From Molecular to Nanostructured Carbon Systems By Spectroelectrochemistry

Tuesday, May 13, 2014: 17:20
Floridian Ballroom K, Lobby Level (Hilton Orlando Bonnet Creek)
M. Iurlo, G. Valenti, S. Rapino, F. Paolucci, and M. Marcaccio (Dipartimento di Chimica - UniversitÓ di Bologna)
The combination of electrochemistry and spectroscopy techniques has been widely used in different contexts both to complement physical chemical information or gain new data otherwise not so easily obtainable.

Thus, spectroelectrochemistry techniques, since the development in the 60’s of the last century has allowed to investigate the electron transfer processes in molecular systems with an increasing structure complexity as well as the electronic interactions among the various moieties in supramolecular species.1 The appearance of low-dimensional carbon nanostructures, such as nanotubes and graphenes, which represent a very promising class of new materials in the field of nanotechnology, has seen an even more frequent recourse to spectroelectrochemical investigations.2 This family of combined electrochemical and spectroscopy techniques has also been successfully used to develop sensor devices, as well as to study technological applications, as for example in the field of conducting polymers.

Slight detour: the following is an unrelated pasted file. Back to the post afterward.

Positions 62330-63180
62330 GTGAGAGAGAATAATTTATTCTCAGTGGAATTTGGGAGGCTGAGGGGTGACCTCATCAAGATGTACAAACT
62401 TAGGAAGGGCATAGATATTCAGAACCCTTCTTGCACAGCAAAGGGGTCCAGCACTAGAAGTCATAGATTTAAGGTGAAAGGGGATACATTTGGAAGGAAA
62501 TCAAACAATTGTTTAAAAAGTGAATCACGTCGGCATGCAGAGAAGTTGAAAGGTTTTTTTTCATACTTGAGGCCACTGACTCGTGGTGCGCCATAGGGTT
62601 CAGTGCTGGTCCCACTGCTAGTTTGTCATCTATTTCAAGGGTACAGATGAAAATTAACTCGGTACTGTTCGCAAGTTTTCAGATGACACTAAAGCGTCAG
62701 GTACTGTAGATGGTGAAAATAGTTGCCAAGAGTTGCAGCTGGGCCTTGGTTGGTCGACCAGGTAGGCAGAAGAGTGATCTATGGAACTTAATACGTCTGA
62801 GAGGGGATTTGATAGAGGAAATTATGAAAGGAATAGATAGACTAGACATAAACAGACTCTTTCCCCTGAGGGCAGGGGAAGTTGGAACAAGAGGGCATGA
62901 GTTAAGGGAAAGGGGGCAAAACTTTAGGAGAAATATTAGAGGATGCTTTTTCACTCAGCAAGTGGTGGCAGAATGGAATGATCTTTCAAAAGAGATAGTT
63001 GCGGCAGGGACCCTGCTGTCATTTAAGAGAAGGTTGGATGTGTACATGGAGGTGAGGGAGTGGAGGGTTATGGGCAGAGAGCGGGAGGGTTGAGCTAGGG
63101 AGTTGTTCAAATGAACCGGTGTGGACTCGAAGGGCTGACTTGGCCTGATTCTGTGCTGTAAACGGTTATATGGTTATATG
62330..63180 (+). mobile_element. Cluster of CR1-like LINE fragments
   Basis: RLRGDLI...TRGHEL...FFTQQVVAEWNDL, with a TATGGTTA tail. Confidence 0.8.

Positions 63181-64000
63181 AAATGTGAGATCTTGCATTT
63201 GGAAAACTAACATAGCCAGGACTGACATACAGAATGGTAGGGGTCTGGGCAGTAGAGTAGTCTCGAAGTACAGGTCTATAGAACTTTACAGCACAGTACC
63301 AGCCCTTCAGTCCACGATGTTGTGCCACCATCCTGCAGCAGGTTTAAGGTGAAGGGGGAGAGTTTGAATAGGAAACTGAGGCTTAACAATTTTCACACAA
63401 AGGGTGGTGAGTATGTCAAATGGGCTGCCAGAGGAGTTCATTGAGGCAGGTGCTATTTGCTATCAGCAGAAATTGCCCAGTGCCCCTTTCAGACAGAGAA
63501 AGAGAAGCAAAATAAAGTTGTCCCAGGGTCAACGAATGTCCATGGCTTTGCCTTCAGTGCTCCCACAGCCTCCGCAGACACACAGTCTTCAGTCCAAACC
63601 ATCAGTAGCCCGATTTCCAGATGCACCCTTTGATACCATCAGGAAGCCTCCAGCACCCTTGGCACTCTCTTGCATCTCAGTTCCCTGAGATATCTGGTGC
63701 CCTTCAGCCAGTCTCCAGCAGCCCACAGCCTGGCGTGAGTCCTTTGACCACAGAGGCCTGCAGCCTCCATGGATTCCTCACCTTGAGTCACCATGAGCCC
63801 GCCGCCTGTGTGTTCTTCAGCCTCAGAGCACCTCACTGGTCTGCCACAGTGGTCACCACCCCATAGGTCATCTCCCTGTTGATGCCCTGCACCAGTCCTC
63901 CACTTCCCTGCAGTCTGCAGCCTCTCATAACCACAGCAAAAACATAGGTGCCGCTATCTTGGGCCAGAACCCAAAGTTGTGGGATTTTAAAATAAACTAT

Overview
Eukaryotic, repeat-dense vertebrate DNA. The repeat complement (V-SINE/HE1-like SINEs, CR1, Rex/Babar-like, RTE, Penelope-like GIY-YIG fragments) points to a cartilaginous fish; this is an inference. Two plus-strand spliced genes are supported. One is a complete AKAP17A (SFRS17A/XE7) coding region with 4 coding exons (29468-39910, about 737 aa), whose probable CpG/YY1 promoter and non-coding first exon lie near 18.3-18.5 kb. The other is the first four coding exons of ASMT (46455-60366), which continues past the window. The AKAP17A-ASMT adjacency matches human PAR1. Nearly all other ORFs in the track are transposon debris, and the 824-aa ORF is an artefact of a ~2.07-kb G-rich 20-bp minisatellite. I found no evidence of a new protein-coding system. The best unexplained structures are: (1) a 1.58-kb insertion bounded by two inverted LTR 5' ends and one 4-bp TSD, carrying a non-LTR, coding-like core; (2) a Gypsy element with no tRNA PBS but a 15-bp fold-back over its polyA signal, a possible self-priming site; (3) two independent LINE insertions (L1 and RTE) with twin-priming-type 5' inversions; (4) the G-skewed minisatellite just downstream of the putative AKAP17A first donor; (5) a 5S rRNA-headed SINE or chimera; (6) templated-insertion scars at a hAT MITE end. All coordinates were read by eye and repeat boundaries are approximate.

In this communication the interesting redox, luminescence and electrochemiluminesce properties of different species spanning from molecular species, mainly coordination complexes, to nanostructured carbon systems (single walled carbon nanotube – SWNT, graphene, planar and curved polycyclic hydrocarbons3) will be discussed together with the fundamental data obtained from the spectroelectrochemical investigations.


1 Stagni, S. et al. Inorg. Chem. 2006, 45, 695.

2 (a) Iurlo, M. et al. Chem. Comm. 2008, 4867 ;

(b) Paolucci, D. et al. J. Am. Chem. Soc. 2008, 130, 7393 ;

(c) Dragin, F. ACSNano 2011, 5, 9892.

3 Valenti, G. et al. J. Phys. Chem. C 2010, 114, 19467.